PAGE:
Resettling The IDPs | Independent Newspapers Limited
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Resettling The IDPs

Posted: Apr 13, 2016 at 8:55 pm   /   by   /   comments (0)

Recently, the Senate mandated its Committee on Appropriation to allocate the sum of N10billion for the relocation and settlement of Internally Displaced Persons (IDPs) returning to Borno, Adamawa and Yobe states. The Upper House of the Federal Legislature also urged  the National Emergency Management Agency ( NEMA), and the Refugees Commission to make special arrangement for repatriation and resettlement of Nigerian refugees in Cameroon, Niger and Chad. But it asked the committee to include IDPs in Taraba, Plateau, Benue and Nasarawa states as beneficiaries in the allocated amount.

The Senate action was sequel to a motion, tagged: “Interim financial and material support/assistance to Internally Displaced Persons, IDPs, returnees in Adamawa, Borno and Yobe states”, presented for consideration during plenary by the Senate Leader, Ali Ndume, Borno South and eight others from Borno, Adamawa and Yobe states.

While we consider this move a welcome development, there is, nevertheless, still an urgent need to recognise and accommodate victims of the deadly Boko Haram attacks in the North east of Nigeria. Indeed the conditions of the IDPs require a lot more money than has been approved. Since the insurgency began in the country in 2008, there has been a surge of IDPs  in the Northeast region. An analysis carried out by the Internal Displacement Monitoring Centre (IDMC) stated that as of April 2015, an estimated 1,538,982 people forced to flee their homes were still living in internally displaced camps. According to the report,” While most were displaced in 2014, up to a third fled violence in the first four months of 2015 alone. The National Emergency Management Agency (NEMA) recorded an additional 47,276 IDPs in Plateau, Nasarawa, Abuja (Federal Capital Territory), Kano and Kaduna in February. This would bring the total number of registered IDPs to 1,538,982 in these northern states and parts of the Middle Belt.”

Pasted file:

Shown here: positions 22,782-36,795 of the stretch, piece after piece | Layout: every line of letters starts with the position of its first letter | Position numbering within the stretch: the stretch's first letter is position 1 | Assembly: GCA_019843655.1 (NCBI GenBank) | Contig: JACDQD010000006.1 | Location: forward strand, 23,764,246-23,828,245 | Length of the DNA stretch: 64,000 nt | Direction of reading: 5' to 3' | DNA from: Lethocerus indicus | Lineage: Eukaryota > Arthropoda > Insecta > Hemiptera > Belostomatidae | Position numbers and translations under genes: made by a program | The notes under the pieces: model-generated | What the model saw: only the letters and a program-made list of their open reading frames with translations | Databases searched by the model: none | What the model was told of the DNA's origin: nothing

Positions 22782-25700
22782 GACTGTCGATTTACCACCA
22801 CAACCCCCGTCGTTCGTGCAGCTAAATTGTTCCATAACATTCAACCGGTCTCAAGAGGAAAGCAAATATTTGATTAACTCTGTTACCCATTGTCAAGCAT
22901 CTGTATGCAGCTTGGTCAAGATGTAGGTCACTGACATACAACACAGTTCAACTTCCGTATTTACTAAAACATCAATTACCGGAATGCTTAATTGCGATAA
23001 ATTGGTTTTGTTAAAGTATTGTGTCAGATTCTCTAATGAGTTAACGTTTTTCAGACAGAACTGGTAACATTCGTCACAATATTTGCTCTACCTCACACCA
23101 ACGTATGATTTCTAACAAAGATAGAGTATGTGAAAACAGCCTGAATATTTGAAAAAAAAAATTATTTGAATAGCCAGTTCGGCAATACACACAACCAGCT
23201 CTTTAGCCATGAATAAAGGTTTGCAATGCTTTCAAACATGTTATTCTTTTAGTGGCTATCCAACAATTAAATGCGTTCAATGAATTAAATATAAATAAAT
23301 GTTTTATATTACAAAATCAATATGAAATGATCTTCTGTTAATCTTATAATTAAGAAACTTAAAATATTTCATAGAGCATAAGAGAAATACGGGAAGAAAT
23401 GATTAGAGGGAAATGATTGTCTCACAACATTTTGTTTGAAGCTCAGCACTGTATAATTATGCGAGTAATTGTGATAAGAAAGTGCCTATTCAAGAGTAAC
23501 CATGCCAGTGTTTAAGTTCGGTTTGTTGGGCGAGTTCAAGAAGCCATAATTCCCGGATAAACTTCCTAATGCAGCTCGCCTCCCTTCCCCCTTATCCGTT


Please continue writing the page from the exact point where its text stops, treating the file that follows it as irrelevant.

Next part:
The International Organisation Migration (IOU), which set up a Displacement Zoning Matrix, noted that as of April 2015 it identified 1,491,706 IDPs in Adamawa Bauchi, Borno, Gombe Taraba and Yobe states. It is instructive that in most cases these IDPs were forced to relocate to other parts of the country with no belongings except their shirts on their backs.

It is to be expected that the effect of the displacement on the IDPs would be psychologically devastating, having lost homes, lands, livelihoods, personal documentation, family members, and social networks. Indeed since they have been displaced the IDPs have become very vulnerable. Only recently a middle-age drug peddler in IDP camp in Dikwa, Borno state was arrested by agents of  National Drug Law Enforcement Agency  (NDLEA), while selling illicit drugs including cocaine. That is why the government must give more attention to the plight of the IDPs. Perhaps government needs to address all the issues that have made them vulnerable by giving the specific protection and assistance that would afford them human dignity. Ensuring their right should not be seen as charity, because according to one of the guiding principles given by the United Nations High Commissioner for Refugees (UNHCR) on the treatment of internally displaced persons, it is not the international community but national authorities that “have the primary duty and responsibility to provide protection and humanitarian assistance to internally displaced persons within their jurisdiction” without discrimination, and with every IDP being entitled to equality before the law.

We hope that the Senate will bear in mind that while putting IDPs in Camps may suffice to assist in facilitating their accessibility for the purpose of information dissemination, consultation and distribution of aids, addressing and preventing a re-occurrence of the root cause is better desired.  Structures must be put in place to ensure judicious use of the N10 billion; and anyone who diverts any part of it must be punished severely.

We advocate that while some money goes towards rehabilitation of infrastructure, some should also be expended towards providing empowerment and employment till the IDPs return to their original homes.  The government and its agencies must give them comfort, and every attempt should be made to allay their fears, ensuring that their security is guaranteed when they finally return to their homelands.